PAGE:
Comments (97)Sign in or register to postSubscribe to comments via RSS

Lorie Wall's picture
Anonymous (not verified)

When I began teaching at my school six years ago, it was the first year the school had a music and an art teacher that worked together and truly cared about the students. By our second year here, teachers began to notice a change in the students. They began to love music and art. Students who had various talents became more confident in themselves, and it was noted that overall school behavior improved. Our forth year of working with the children, we got a new media specialist and gym teacher that joined our "team". That year, the school won the distinguished honor of one of New Jerseys Governors Schools of Excellence. There are many factors in achieving this award, such as test scores and professional development in the school, but I cannot help but to believe that by improving the climate of the overall school community, the schools teachers and students were able to become successful in other areas as well. We have since added a Multicultural Day Festival onto our list of opportunities to showcase our students various talents. The school and community love it!

Kristin's picture
Anonymous (not verified)

I am a graduate student who is required to blog for one of my masters classes. I was leary at first of the process because it was foreign. Now I think I may be hooked. It has been so enlightning reading all of the blogs and gaining new perspectives.

My school and classroom truly do have a sense of community. In my classroom, I do greet my first grade students with a smile and hug every morning at the door. From the first day of school, I told them that we were a family. We discussed the fact that like their families, everyone may not always agree or get along but that we would treat each other with respect at all times. The Golden Rule is our classroom motto. I strive to not only teach my students academics but also character education and life skills. It warms my heart to see my six year old students encouraging their peers verbally. I also develop and foster relationships with all of my students' families so that it extends to them also.

In my school we strive to be one big family. We meet as a whole both for professional development and to discuss school issues and concerns. We meet as a grade level once a week. Also, we have professional learning communities within our grades that meet two to three times weekly to plan lessons, interventions, and to examine student work.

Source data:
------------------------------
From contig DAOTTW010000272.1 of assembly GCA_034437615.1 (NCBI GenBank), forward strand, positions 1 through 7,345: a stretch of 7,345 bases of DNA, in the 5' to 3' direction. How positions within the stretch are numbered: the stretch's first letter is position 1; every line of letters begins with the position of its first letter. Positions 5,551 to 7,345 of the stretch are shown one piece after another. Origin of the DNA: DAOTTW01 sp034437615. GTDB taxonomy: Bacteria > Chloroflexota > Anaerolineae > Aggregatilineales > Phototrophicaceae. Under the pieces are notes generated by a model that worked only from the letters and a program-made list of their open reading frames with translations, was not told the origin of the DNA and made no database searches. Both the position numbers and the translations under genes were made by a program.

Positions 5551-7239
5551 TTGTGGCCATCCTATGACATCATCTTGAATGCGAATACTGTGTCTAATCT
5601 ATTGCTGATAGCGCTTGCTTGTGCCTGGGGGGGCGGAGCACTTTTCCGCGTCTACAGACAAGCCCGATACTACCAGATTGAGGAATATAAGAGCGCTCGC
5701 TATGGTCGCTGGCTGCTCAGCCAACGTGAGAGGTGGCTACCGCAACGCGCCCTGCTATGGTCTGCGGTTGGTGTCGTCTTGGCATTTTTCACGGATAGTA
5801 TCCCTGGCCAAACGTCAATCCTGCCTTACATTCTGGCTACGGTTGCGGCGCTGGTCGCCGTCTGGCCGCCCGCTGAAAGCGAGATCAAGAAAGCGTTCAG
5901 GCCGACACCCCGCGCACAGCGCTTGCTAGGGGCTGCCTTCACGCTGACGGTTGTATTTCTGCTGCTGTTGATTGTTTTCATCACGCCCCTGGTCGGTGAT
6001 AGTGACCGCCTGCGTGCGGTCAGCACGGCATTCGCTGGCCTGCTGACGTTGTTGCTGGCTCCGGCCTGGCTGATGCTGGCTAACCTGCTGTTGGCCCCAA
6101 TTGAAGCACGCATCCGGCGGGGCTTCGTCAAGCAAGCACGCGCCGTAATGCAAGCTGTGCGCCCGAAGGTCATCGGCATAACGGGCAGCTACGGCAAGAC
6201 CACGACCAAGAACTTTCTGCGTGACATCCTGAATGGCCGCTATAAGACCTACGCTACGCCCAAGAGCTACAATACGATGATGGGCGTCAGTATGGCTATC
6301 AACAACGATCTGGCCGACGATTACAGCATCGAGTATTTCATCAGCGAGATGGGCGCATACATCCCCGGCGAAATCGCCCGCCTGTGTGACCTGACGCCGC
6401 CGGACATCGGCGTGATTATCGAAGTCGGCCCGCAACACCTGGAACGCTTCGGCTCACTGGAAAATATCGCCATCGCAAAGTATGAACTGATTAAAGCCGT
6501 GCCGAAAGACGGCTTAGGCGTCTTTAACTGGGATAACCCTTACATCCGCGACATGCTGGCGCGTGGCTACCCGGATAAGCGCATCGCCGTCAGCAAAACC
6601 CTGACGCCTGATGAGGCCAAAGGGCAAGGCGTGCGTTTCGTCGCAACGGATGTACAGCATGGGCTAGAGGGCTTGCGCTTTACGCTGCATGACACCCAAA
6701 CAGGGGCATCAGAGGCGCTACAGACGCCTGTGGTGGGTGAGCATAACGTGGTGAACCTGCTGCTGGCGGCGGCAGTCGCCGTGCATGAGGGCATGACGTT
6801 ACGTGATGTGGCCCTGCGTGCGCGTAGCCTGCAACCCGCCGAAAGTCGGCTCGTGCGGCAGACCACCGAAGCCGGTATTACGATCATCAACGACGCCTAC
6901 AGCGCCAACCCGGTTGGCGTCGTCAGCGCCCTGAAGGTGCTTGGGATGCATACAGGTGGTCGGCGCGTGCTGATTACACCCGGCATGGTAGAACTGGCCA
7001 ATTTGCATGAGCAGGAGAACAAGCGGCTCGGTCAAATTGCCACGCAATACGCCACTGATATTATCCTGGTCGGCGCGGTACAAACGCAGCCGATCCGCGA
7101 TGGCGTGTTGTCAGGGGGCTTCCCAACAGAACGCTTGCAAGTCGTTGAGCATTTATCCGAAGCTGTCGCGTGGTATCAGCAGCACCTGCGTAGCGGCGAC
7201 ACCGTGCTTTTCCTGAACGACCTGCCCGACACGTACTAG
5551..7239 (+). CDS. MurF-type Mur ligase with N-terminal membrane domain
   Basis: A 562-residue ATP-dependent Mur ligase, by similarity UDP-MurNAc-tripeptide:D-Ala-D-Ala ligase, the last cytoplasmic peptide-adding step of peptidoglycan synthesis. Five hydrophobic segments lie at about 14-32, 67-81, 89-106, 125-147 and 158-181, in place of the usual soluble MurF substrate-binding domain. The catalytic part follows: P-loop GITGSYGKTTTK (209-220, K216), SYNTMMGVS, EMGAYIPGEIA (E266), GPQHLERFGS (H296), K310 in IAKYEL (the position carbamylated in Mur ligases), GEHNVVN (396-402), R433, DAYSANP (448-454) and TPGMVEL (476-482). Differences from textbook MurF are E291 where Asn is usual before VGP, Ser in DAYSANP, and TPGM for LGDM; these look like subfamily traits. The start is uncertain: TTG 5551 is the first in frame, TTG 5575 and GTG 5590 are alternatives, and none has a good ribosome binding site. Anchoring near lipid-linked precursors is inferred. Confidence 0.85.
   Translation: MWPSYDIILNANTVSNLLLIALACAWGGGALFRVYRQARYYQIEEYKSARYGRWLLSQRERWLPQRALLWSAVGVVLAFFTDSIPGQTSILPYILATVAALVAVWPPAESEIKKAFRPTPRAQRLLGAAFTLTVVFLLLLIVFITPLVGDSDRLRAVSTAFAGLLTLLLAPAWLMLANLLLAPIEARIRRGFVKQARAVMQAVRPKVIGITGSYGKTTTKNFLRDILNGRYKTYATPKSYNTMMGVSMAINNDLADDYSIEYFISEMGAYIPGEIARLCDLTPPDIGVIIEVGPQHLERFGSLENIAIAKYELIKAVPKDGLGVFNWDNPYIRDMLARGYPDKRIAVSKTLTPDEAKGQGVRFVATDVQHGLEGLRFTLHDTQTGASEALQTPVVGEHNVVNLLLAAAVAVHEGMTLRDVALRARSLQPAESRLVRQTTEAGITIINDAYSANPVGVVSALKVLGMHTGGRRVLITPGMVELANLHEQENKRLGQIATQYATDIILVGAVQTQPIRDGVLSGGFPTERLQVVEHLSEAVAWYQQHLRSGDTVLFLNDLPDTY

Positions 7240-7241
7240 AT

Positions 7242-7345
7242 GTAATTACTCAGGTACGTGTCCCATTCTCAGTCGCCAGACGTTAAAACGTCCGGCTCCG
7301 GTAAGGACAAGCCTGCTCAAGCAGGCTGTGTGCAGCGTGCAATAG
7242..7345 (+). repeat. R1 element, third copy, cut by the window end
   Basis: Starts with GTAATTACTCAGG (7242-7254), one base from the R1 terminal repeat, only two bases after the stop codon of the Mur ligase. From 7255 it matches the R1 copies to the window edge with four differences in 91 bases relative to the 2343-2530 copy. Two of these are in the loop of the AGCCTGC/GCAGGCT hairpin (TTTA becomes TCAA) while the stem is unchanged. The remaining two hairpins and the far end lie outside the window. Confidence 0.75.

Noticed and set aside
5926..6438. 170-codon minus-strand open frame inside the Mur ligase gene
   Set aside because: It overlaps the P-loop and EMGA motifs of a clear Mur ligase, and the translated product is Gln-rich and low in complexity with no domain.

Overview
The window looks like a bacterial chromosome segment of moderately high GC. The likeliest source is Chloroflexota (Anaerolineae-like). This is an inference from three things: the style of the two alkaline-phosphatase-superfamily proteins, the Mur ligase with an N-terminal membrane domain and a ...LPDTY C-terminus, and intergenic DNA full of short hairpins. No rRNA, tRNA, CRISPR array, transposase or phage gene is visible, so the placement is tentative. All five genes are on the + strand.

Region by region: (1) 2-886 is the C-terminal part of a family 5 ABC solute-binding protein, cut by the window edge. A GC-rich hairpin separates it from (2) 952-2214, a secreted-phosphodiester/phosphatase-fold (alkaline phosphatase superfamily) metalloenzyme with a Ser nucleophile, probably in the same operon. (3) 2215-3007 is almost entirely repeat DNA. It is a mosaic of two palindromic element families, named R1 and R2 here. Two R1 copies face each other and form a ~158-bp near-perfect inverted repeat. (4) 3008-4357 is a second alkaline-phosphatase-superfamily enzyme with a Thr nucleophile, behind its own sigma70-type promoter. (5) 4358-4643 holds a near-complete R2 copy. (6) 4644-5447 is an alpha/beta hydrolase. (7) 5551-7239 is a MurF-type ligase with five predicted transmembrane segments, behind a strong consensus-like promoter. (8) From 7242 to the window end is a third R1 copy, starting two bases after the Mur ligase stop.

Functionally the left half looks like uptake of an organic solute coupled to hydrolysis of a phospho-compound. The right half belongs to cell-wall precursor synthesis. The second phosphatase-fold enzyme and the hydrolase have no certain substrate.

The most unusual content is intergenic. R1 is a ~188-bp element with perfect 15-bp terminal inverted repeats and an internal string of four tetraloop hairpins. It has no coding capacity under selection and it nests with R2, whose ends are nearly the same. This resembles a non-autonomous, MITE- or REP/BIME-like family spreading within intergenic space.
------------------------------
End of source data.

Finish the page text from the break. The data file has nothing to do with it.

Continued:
Cheryl's picture
Anonymous (not verified)

The postings regarding learning communities have been intriguing. The vast differences that occur between schools, districts, and states are amazing. My own experiences have shown me that the more steps that are taken throughout the entire school to foster a positive learning community the more connected the students, staff, and families feel. I have seen the effects of this first hand.

I was introduced to the Responsive Classroom model in my first year of teaching. I use many elements of this model in my own classroom. I am a firm believer in the importance of morning meetings. They are a great way to promote active listening, oral language skills. Most importantly, the members of the classroom community get to know each other on a more personal note. While I have always found Responsive Classroom to be a positive experience, I have recently realized that a true community of learners extends well beyond the classroom.

Not long ago my school began broadcasting the morning announcements through a television link within the school. The traditional elements of morning announcements are still incorporated (pledge, song, lunch choices) however, they now include thoughts from our principal, and students being acknowledged for good character. This has been a great way for the students to see what their fellow schoolmates are doing.

Finally, the new principal in my building has recently started grade level and school wide assemblies. These assemblies have been focusing on student learning. Students and classes volunteer to "show off" what they have been learning in class. The entire school meets once a month and the students from each grade level also assemble once a month. This has been instrumental in bringing the students together.

With all of these opportunities to bring students together within the school, it has also started to bring our staff together. Prior to this year my school has had a divided staff. It consisted of many small cliques that resembled a high school lunch room. While most everyone "tolerated" each other, no one went out of their way to seek out members of other cliques within the professional community. As we have worked to bring our students together in a common goal of learning, our staff has begun and natural shift in the same direction. We still have a long way to go, but we are at least moving forward.